“Hey! I didn’t hear back from you and wanted to make sure Brian gets the cereal box.. So I drove up from San Luis Obispo. Can I drop this off with you to give to him?”
No response. I figured he was in a meeting or something…So we pressed onward.
We walked straight past the security desk and beelined to the elevator. We caught a lift up to the 3rd floor with another employee who kindly showed us the right way. Even though we had nothing in the system, we go to reception to “check-in” anyway. We aren’t in the system but told the receptionist that we’re expected (sort of).
We took a seat and waited.
15 minutes later the receptionist came over and said, “Your contact just arrived in SFO..he won’t be in the office until much later today”.
Shit. Now what. We asked for a few minutes to figure out what was going on. Slater and I thought about what we could do to get the box to Brian. If we left it at reception, it wouldn’t get anywhere. We could try tweeting to see if we can get the attention of someone at HQ? So we did.
Our cheesy and unclear tweet didn’t do much. No surprise in retrospect.
While the tweet was out, we propped the cereal box up on the table and then engaged with employees walking by. It worked. One reaction? “Oh my god, this is hilarious.” We quickly told our story and asked for help getting it to Brian. The lady we engaged told us she could ping Brian’s assistant, but that’s all. It was something, so we took her up on it. We thanked her and she left.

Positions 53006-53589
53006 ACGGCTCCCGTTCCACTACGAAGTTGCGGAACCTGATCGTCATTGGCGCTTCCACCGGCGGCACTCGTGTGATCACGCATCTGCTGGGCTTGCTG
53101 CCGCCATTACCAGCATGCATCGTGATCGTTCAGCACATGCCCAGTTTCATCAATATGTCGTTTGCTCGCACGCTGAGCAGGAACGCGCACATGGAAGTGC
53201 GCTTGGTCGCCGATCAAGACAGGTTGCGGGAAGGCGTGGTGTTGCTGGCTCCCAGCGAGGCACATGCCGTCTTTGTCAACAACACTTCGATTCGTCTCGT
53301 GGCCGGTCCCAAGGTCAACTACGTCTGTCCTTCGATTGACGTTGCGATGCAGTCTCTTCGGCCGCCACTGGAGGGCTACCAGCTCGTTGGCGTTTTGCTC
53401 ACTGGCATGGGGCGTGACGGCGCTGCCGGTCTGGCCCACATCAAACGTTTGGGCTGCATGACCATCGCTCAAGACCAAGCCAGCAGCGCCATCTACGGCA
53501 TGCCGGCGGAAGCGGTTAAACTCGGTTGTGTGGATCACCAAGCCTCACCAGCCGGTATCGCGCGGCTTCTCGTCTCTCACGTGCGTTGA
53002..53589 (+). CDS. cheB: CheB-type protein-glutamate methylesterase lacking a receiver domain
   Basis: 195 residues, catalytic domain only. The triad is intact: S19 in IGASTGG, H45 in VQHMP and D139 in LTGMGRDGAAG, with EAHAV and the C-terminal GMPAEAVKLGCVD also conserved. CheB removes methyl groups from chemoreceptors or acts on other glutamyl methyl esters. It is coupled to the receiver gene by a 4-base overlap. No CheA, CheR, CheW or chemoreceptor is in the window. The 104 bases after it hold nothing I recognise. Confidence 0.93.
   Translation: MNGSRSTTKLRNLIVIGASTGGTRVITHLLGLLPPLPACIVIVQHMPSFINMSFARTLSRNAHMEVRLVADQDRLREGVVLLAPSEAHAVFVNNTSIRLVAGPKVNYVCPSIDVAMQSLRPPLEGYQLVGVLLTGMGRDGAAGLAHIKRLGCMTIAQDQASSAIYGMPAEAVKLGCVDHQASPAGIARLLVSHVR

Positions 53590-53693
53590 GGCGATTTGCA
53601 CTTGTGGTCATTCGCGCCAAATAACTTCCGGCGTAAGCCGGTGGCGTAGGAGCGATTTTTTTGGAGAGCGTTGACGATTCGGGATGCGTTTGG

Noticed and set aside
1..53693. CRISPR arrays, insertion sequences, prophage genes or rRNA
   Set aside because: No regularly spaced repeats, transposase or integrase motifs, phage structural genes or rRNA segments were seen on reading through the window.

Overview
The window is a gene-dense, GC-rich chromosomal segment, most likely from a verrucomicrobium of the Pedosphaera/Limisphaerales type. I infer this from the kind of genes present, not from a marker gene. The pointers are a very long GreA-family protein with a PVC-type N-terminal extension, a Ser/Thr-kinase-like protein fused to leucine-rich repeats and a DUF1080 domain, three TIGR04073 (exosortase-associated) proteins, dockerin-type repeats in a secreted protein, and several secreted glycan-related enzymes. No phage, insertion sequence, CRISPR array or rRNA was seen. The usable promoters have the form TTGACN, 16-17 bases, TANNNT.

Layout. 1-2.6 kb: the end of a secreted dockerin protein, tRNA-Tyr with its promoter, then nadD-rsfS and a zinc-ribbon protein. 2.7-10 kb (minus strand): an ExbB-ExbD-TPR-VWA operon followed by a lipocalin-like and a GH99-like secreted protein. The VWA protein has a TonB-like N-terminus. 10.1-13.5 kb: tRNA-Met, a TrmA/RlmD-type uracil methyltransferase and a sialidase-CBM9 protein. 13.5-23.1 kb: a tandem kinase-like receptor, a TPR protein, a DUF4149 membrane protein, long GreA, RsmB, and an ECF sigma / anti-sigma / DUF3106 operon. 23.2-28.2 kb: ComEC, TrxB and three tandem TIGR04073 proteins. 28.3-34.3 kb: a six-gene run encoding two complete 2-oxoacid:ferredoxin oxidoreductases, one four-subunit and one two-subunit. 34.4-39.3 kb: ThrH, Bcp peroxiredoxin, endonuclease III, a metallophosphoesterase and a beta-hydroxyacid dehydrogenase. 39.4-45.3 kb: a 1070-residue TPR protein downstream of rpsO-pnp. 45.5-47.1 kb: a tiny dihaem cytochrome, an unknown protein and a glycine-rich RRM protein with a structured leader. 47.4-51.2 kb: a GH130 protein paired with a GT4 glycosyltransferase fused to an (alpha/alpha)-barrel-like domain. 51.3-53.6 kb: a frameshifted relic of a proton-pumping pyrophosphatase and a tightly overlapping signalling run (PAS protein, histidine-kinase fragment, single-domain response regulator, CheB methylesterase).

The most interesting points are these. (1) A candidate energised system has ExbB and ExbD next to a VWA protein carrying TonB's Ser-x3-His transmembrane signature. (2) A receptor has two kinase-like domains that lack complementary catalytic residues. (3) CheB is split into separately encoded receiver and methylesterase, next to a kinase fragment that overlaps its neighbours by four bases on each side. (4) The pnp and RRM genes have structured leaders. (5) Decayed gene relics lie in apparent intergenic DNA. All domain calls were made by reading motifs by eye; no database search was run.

During this I got a text from my contact:
“Yea dude I’m not in the office at the moment so probably wasn’t a great idea unfortunately. I’m not coming in until later so I think you’ve spooked our security and receptionists. Leave it with reception they can get it to Brian.”
At this point, we’d been in the lobby for about 30 minutes. We’d clearly overstayed our welcome. Since Brian’s assistant may be coming to get it, we figured we’d be safe leaving it with reception. To maintain good relations, we gave them the cereal box, thanked and apologized to the staff, and then headed out.
That’s it, for now. I wish there was more hype or a “call-back” that I could write about. Instead, we left the building, realized we may get towed, and then ran to the car. We stopped to visit an old friend, grabbed burritos in San Mateo, and then drove 4 hours back to San Luis Obispo, CA.
We’re still waiting to hear back from Brian or HQ (as of 11/19). Part of my motivation to write this post was to explain our process and share it with those who may be able to bring it to his attention. We want to make sure they know our purpose and our intent behind creating (and dropping off) Raisin Brian.
Plus, this a story I want to remember forever so I’m documenting it.
Stefan Radev — Our AMAZING designer who made the product come to life.
Ellen Fabini — Creator of the “Flexing Chesky” cereal illustration.
Slater McLean — Partner in crime on the drive up & for coming up with “Raisin Brian”
Tim Elkana — For the idea to put the reservation request on the back
Professor Twomey — for dealing with my ass all monday afternoon when you had a conference to prep for.
Other: The CPE Officers (Nick, Eli, Katie, Omri), Carrie, Jessica, and Nicole
Seriously, this wouldn’t have gotten done without your help!
This is a first draft. Will continue to edit as things progress.